Investing in NFT Digital Art

Investing in NFT Digital Art: What Are Non-Fungible Tokens and Are They a Good Investment?

Non-fungible tokens ( popularly known as NFT’s ) have been the subject of a great deal of discussion recently. Many see it as a potential new approach that will enable them to generate money from their work for the first time. They sing the praises of this new asset class and cite glorious tales of NFTs selling for eye-popping numbers. Others believe they are just another fad, or worse, a bubble ready to explode.

Should you be suspicious of NFTs if you’re an investor (or an artist for that matter)? Are they a good investment for your portfolio? Let’s take a deeper look at NFTs for discerning art investors, and see whether they’re a good match for your financial objectives.

What Exactly is a Non-Fungible Token?

A non-fungible token, also known as an NFT, is a cryptographic asset connected to a blockchain representing a real-world item, such as a work of art. NFTs are purchased and sold online, often using cryptocurrency, and, like cryptocurrency, all NFT transactions are recorded on the blockchain connected with the trade.

Fungibility is merely the capacity to be interchangeable. Money is the archetypal fungible asset. For example, if you had a $10 note, you could trade it for two $5 bills, ten $1 bills, or any other combination of currency that would still be deemed equivalent to $10. In other words, fungible assets have the same value as other fungible assets of the same sort and are therefore considered interchangeable. Most purchases are neither entirely fungible nor non-fungible, but in the case of NFTs, it is a helpful phrase to understand how these assets function.

NFT vs. Cryptocurrency: Which is Better?

While NFTs are created using the same programming as cryptocurrencies, the similarities between the two technologies stop there.

Cryptocurrency, like conventional cash, is intended to be fungible. In other words, these currencies are designed to be equal in value and replaceable with one another. For example – one bitcoin is similar to another bitcoin, and a bitcoin may be sold for its equivalent value in US dollars.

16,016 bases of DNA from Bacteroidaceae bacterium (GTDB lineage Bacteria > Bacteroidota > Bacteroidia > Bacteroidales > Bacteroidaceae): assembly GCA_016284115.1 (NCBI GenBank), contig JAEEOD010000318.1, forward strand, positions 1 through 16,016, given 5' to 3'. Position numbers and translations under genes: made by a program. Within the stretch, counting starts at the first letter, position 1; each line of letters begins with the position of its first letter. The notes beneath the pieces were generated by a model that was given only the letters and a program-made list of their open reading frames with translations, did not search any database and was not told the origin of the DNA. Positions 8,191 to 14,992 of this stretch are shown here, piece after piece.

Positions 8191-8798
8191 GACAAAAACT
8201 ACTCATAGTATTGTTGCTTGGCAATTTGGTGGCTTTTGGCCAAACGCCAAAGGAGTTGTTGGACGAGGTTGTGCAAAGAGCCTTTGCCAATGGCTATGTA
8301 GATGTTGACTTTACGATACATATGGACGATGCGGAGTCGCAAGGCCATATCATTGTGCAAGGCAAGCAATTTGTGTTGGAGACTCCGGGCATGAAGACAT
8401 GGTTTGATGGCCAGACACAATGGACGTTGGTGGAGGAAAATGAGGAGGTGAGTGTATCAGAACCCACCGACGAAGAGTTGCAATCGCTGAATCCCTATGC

NFTs, on the other hand, do not operate in this manner.

Every NFT is intended to be absolutely ‘one-of-a-kind’, like a Picasso or a Renoir painting, with a unique digital signature to guarantee its authenticity. This implies that one NFT does not have the same value as another, and one NFT cannot be swapped for another as if they were both of equal worth.

The Positive Aspects of Nonlinear Function Transformation

On the one hand, non-financial transactions (NFTs) have fundamentally transformed the market for digital assets. Markets cannot function without the protection of property rights. No one can purchase an item unless they have a clear understanding of who has the legal right to sell it, and if someone buys an asset, it must be apparent that they have the only legal right to hold it. They must demonstrate that they have the original object over which they claim the title rather than a duplicate.

The notion of property rights is introduced to the digital market via NFTs. Artists (and others) may show authenticity and ownership rights over digital goods for the first time.

In my opinion, NFT’s may be a suitable investment for the more ‘adventurous’ portion of your portfolio, similar to crypto currency. NFT’s are even newer than crypto currency and hence, should only represent a slice of your portfolio. And, as with all art investments, invest with your instincts and buy what you like. Since this is truly the ‘wild-west’, take your best shot, and in the not too distant future, you’ll know if you have ‘hit’ or ‘missed’.

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